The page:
Dead Melodies & Zenjungle

Album Title: 
Release Date: 
Tuesday, February 25, 2020
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Collaborations are a trademark, or better: one of the trademarks, when talking about Cryo Chamber. Being one of the most impressive and open-minded labels within the worldwide (Cinematic) Ambient genre, Cryo Chamber released tens of albums that actually are a partnership of two, or more, Ambient artists from all over the globe. I am not talking about splits, but about mutual efforts, in which different musicians join forces in order to create something new, a symbiosis of their individual craftsmanship, canalised into a unique result. To my modest opinion, all of them did succeed to reach a high level of marvel.

Within their quest to create perfection, this label by Simon Heath (Sabled Sun, Atrium Carceri, ex-Za Frûmi, ex-Abnocto, ex-Knaprika etc.) comes up with Anthropocene, an album created by an artist that is not a stranger at all to the label, Tom Moore aka Dead Melodies, and a Greek musician I did not know (yet), Phil Gardelis aka Zenjungle. Phil did not work with Simon before, I think; Tom did release several albums before on this Oregon-based label.

Anthropocene was written, recorded and produced by both Phil and Tom; both of them mixing elements from their projects into one dark aural adventure. Like almost everything on Cryo Chamber, this release too was mastered by Mister Heath, and once again this multi-disciplined artist took care of the claustrophobic, dystopian artwork as well (Simon is not only a sonic artist, yet a visual wizard too). That cover artwork, believe me, deeply represents what Anthropocene stands for. Far beneath the lofty empire of steel and brick, a perpetual blanket of darkness reigns harbouring mankind’s darkest sins. And amidst this grotesque illusion of grandeur, in which the elitist grip ever tightens, the forsaken’s demons awake from their slumber wreaking havoc in the eternal shadow. Man’s greatest creation and ruin rolled into one in an endless labyrinth of forgotten secrets, unsolved mysteries and stories that are yet to be told. This album is like a soundtrack describing the failure and collapse of society, a sonic translation of some film noir, a portrait of mankind after their fall, for deprivation, prostration, isolation.

Anyway, there are 400 physical copies, available as a six-panel digipack, and it consists of five lengthy compositions, clocking about fifty-two minutes.

Anthropocene is a heavy-weighted soundtrack (not literally an OST, yet you know what I mean), a dark orchestration that defines consciousness and guilt, or loss and grief after awareness and resignation. It gets translated through a mixture of synths and saxophone in the first place. At the core, it is like a symbiosis of long-stretched, dreamy, yet quite oppressive and darkened layers created on synth, combined with melancholic tenor sax, acting like the spine of this somewhat Lynchian-Badalamentian (indeed!) adventure. The opening composition The Book, for example, shows that perfected balance of ominous Ambient and dolorous Jazz Noir. But even though being the shortest piece on the album, The Book shows more than that, with for example the addition of field recordings. And that trend goes on, and further, via the other elegies. Soft-droning waves of keyboard elegance, hypnotic sax and alto clarinet, as well as modestly used yet important noises and field recordings and even some bows / strings (The Lowering is such composition that opens portals and trespasses fragile borders to ‘Post Music’-alike spheres) - they all get canalised into an obscure(d) package that simply teases the listener’s inner eye (and hey, that ‘inner eye’ as a discernible metaphor is not a coincidence, for it arouses a certain, specific visualisation for sure; did I mention Lynch before?...).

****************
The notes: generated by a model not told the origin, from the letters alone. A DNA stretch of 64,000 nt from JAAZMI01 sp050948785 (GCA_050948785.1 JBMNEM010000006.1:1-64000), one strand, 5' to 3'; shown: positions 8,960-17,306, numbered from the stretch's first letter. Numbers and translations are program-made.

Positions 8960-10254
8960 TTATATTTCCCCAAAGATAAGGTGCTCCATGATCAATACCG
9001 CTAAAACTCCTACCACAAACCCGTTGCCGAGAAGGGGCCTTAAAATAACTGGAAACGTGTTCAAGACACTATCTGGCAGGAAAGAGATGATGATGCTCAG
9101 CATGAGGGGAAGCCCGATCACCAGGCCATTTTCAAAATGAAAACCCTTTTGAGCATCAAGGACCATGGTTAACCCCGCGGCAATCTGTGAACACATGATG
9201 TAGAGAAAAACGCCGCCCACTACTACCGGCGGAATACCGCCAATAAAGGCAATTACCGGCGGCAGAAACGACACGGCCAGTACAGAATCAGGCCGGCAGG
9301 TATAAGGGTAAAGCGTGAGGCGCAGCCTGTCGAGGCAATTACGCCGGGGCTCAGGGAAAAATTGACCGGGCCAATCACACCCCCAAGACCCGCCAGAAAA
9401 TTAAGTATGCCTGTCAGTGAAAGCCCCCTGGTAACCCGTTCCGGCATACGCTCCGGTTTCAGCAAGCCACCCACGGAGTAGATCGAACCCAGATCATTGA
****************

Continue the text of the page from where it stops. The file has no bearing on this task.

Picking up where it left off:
This album is a very tough one to describe, to translate via words, or sentences. Why? Because it is difficult to put down emotions on paper, especially when you get them, but they are not yours initially. Anthropocene is such example of intensity and overwhelmingness. The album does need several listens, but each time you sort of ‘grow into’ the concept, deeper and deeper, and it intoxicates, it captures and conquers. And after each single time you experience this five-tracker, you will dive into the depth once again, for the confrontation with man’s self-inflicted desolation and inner havoc is addictive. But that is nothing but a poetic description. I would also add that this duo did create a wonderful conceptual album, based on a doomy ambience and dark-jazzy atmospheres, with a lot to discover / uncover. It shows both members’ passion and ability to impress, to stun, almost to levitate in meditative trance. Imagine an empty room, with black-and-white tiles and red curtains touching the floor – oops, I was wandering around in a Twin Peaks setting – but that’s exactly what this adventurous trip causes…